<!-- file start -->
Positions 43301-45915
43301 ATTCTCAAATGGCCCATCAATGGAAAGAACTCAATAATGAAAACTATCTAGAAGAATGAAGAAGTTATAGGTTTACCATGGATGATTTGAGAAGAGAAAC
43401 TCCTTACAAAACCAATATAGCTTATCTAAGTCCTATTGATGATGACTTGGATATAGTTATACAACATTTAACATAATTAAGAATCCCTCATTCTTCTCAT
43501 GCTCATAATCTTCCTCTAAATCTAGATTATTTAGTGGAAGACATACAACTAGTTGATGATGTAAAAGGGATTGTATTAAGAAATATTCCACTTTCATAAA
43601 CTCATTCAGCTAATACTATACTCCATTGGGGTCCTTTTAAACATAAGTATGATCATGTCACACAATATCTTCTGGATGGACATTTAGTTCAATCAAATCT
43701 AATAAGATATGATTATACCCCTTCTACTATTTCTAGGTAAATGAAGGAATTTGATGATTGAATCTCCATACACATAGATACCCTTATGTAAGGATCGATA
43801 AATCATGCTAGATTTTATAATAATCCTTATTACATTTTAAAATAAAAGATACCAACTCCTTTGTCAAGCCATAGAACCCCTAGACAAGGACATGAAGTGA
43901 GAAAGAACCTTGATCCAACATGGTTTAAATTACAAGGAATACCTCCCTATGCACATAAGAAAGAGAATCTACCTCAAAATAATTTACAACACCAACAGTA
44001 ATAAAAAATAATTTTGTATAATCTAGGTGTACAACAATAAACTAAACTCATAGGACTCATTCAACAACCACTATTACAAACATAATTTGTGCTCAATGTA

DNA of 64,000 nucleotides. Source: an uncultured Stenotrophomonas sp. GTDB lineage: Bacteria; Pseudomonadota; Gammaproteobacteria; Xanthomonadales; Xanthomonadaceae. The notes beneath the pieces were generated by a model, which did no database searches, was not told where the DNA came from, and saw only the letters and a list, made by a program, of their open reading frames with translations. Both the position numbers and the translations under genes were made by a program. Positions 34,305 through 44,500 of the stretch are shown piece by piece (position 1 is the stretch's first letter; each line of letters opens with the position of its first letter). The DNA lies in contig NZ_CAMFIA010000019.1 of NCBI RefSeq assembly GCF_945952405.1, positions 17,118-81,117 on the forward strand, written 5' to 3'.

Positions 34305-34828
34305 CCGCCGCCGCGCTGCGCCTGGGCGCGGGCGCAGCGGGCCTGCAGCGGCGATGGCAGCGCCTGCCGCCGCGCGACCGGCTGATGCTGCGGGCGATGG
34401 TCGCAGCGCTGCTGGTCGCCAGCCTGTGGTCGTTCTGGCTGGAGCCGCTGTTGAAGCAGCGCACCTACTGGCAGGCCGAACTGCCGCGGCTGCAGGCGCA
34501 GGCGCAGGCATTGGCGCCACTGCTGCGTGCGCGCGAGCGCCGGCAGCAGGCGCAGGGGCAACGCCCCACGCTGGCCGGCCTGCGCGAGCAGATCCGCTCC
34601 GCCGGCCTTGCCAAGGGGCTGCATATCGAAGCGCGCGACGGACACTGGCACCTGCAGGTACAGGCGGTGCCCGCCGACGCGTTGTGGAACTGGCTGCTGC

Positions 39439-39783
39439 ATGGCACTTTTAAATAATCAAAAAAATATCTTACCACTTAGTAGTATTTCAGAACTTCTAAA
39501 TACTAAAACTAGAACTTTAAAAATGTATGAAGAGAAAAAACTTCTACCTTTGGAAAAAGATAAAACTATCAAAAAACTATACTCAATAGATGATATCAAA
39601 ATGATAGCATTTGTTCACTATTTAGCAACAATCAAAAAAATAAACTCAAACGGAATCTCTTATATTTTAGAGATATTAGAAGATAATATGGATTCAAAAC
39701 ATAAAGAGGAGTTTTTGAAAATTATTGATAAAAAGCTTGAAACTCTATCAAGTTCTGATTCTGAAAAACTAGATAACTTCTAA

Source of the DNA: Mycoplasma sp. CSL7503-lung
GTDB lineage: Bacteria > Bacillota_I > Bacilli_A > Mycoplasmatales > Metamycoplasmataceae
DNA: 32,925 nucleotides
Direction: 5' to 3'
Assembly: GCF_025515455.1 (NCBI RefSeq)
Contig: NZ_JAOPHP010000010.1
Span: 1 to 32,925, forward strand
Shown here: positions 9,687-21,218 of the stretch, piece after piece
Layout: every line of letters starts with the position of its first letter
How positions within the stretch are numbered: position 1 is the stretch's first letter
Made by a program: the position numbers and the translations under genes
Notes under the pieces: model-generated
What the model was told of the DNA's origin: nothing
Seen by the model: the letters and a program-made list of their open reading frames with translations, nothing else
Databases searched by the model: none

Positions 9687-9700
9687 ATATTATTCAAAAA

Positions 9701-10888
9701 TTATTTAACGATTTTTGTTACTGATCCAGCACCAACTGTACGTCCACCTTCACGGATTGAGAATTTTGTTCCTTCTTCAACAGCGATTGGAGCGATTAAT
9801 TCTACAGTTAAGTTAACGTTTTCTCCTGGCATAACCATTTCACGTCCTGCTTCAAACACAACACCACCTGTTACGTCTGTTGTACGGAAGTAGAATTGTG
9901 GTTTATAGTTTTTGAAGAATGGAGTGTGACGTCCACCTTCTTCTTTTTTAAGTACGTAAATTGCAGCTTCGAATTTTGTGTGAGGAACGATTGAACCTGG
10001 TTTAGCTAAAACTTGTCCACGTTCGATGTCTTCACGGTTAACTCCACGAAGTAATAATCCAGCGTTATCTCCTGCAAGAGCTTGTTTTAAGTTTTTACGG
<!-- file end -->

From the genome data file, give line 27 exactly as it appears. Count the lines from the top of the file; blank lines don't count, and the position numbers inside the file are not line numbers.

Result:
Span: 1 to 32,925, forward strand